Hand-written notes on how a crew member should report the sighting of debris in the southern Indian Ocean is pictured on a window aboard a Royal New Zealand Air Force P-3K2 Orion aircraft searching for missing Flight 370. Details are still unclear a year after the plane disappeared. Reuters

Malaysian Airlines Flight 370 disappeared one year ago Sunday, but the world still doesn't know what happened to the plane. The anniversary has everyone from TV broadcasters to aviation amateurs reviewing what it knows in the ongoing international mystery, and the past 12 months of rumors can be confusing. Here are the basics of what we know.

When it left: Flight 370, on a Boeing 777, left the Kuala Lumpur International Airport on March 8, 2014, at 00:41 local time.

Where it was going: Beijing. The flight was due to land in China at about 06:30 local time.

Who was on board: There were 239 people on Flight 370 -- 12 crew members from Malaysia and 227 passengers from various countries. The captain was Zaharie Ahmad Shah, who had more than 18,000 hours of flight experience and ran simulator planes out of his home. His first officer on the flight was Fariq Abdul Hamid, who had about 3,000 hours of flight experience.

One hundred fifty-two of the passengers were Chinese, and 38 were Malaysian. Australia, Canada, France, Indonesia, the United States and India also had residents on board. The oldest person on the plane was 79; the youngest was 2. Read the full passenger manifest here.

Who wasn't on board: Two passengers, Christian Kozel and Luigi Maraldi, were listed on the manifest but not actually on Flight 370. Their passports had been stolen and were used by two Iranians seeking asylum. Thought initially suspicious, authorities determined the duo -- Delavar Seyed Mohammedreza and Pouria Nourmohammadi Mehrdad -- were not terrorists.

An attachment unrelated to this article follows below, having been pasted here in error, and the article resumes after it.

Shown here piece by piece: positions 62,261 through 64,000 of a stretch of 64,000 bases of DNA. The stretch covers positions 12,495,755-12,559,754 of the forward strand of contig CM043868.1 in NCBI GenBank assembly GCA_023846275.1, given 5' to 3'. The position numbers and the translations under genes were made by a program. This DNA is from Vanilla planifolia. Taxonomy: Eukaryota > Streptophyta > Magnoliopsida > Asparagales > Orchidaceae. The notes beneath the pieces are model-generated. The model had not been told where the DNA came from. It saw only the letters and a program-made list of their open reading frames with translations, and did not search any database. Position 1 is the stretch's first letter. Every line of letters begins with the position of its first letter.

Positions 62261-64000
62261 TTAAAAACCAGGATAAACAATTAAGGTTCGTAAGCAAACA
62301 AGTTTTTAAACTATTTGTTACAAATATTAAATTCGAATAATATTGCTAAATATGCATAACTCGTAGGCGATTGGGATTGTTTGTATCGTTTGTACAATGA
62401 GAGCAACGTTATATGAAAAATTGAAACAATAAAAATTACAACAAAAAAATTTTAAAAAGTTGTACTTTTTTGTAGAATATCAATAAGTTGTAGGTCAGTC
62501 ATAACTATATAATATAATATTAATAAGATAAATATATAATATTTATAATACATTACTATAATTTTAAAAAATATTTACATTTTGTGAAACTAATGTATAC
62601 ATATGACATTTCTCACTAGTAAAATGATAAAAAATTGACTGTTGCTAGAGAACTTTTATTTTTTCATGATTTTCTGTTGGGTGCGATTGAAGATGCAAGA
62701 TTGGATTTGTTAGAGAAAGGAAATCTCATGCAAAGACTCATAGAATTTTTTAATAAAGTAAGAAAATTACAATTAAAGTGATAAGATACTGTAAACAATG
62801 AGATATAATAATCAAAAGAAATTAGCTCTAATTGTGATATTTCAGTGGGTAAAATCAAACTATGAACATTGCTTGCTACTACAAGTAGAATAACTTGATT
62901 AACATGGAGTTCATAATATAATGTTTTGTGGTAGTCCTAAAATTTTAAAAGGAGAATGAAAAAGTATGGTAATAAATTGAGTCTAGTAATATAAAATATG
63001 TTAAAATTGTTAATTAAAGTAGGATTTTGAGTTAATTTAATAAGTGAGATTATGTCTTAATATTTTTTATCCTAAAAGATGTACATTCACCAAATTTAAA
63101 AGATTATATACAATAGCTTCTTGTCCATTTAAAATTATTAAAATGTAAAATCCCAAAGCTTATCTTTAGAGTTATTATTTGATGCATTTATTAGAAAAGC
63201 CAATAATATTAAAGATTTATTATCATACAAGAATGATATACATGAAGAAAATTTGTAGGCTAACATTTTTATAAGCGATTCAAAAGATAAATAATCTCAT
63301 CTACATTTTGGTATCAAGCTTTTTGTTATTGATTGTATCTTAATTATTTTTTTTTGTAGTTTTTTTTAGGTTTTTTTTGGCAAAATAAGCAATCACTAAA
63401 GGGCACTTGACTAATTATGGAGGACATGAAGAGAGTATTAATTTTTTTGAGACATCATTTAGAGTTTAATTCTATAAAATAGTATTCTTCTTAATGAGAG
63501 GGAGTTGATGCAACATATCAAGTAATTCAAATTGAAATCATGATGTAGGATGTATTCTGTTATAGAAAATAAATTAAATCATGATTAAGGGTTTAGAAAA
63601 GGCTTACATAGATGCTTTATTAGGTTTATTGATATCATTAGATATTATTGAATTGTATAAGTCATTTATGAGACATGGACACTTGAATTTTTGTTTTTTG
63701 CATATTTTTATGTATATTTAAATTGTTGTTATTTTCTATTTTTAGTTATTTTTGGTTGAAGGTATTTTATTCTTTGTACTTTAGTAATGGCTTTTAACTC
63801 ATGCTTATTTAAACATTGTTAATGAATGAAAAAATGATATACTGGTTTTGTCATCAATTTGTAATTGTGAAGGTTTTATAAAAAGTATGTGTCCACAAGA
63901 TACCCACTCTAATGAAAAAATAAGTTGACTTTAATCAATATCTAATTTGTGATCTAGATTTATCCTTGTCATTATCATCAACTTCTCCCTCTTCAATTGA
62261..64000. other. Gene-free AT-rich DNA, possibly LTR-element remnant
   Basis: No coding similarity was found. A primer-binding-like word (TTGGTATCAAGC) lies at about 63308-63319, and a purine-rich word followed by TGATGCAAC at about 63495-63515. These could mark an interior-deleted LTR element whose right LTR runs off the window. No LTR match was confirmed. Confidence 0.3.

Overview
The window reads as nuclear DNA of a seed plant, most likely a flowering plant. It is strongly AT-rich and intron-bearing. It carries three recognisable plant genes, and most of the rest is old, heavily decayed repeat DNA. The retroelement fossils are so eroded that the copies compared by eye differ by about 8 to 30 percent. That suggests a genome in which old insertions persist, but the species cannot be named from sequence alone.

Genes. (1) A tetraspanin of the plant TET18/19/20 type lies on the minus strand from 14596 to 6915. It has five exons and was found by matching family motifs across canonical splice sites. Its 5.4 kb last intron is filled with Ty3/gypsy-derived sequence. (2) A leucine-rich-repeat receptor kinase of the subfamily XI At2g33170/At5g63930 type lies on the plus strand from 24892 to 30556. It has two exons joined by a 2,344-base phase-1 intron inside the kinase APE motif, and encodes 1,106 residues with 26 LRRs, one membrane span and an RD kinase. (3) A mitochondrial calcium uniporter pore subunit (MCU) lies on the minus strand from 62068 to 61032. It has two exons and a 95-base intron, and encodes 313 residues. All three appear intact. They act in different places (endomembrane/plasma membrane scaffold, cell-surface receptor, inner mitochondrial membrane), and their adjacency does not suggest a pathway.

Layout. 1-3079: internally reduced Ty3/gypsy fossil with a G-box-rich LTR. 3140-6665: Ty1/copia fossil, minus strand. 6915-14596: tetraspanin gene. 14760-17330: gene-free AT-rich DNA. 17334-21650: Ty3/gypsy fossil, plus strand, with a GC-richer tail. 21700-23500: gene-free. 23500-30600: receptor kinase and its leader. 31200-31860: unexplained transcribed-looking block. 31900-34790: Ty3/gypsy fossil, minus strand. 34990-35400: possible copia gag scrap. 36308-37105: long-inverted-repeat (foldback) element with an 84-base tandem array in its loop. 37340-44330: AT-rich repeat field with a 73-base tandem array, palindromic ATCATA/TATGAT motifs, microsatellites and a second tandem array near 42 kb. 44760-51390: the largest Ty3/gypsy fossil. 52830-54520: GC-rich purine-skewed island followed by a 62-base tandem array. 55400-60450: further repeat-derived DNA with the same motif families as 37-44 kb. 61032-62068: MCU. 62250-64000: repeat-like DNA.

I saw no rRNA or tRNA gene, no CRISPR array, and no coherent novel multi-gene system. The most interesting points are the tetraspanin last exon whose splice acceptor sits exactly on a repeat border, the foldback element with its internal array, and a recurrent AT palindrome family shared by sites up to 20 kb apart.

When the plane lost communication: The plane sent its last transmission at 01:07, with the final communication from the pilots coming at 01:19. The man speaking -- thought to be either the pilot or co pilot -- said "Goodnight Malaysian three seven zero."

When the world realized something was wrong: Two minutes later, when it entered Vietnam's airspace, Flight 370 did not check in with the local air traffic control. USA Today reported that search and rescue efforts did not start until four hours later, and the plane kept completing so-called "handshakes," or pings, with a satellite over the Indian Ocean until 08:11.

Where it went: Data indicates that Flight 370 turned left and went back over the Malay Peninsula toward the southern Indian Ocean, where experts think it ultimately went down off the coast of Australia.

Who was involved in the search: Twenty-six countries, including the U.S., France, China, Japan and South Korea, pitched in to scan the Indian Ocean for debris. The search has cost Australia and Malaysia about $60 million each and could soon wind down. "I can't promise that the search will go on at this intensity forever," Australian Prime Minister Tony Abbott said this week. "But we will continue our very best efforts to resolve this mystery and provide some answers."

What has been found: Nothing.

What the government thinks: On Jan. 29, Malaysia officially declared the plane's disappearance an accident. The 239 people on board were presumed dead.

How the families of the passengers feel: Angry. The Malaysian government has been criticized over the past 12 months for its handling of the incident, which at one point involved sending out a text message to families saying their loved ones had likely died. The families have argued that the Malaysian authorities are ignoring, mistreating and hiding information from them. "They don't really care about what we feel or what we have to say," Grace Nathan, whose mother was on Flight 370, told CNN. The relatives' compensation is up in the air, and they say that without evidence, they don't believe the plane crashed.

What happens next: About 9,200 square miles of the Indian Ocean have been combed for evidence, which is about 40 percent of the area the Australia Transportation Safety Bureau plans to search. The hunt will likely end in May.

But that's an expensive option, and representatives from Australia, China and Malaysia have plans to meet to discuss whether to extend the search and how they'll pay for it, according to the Chicago Tribune.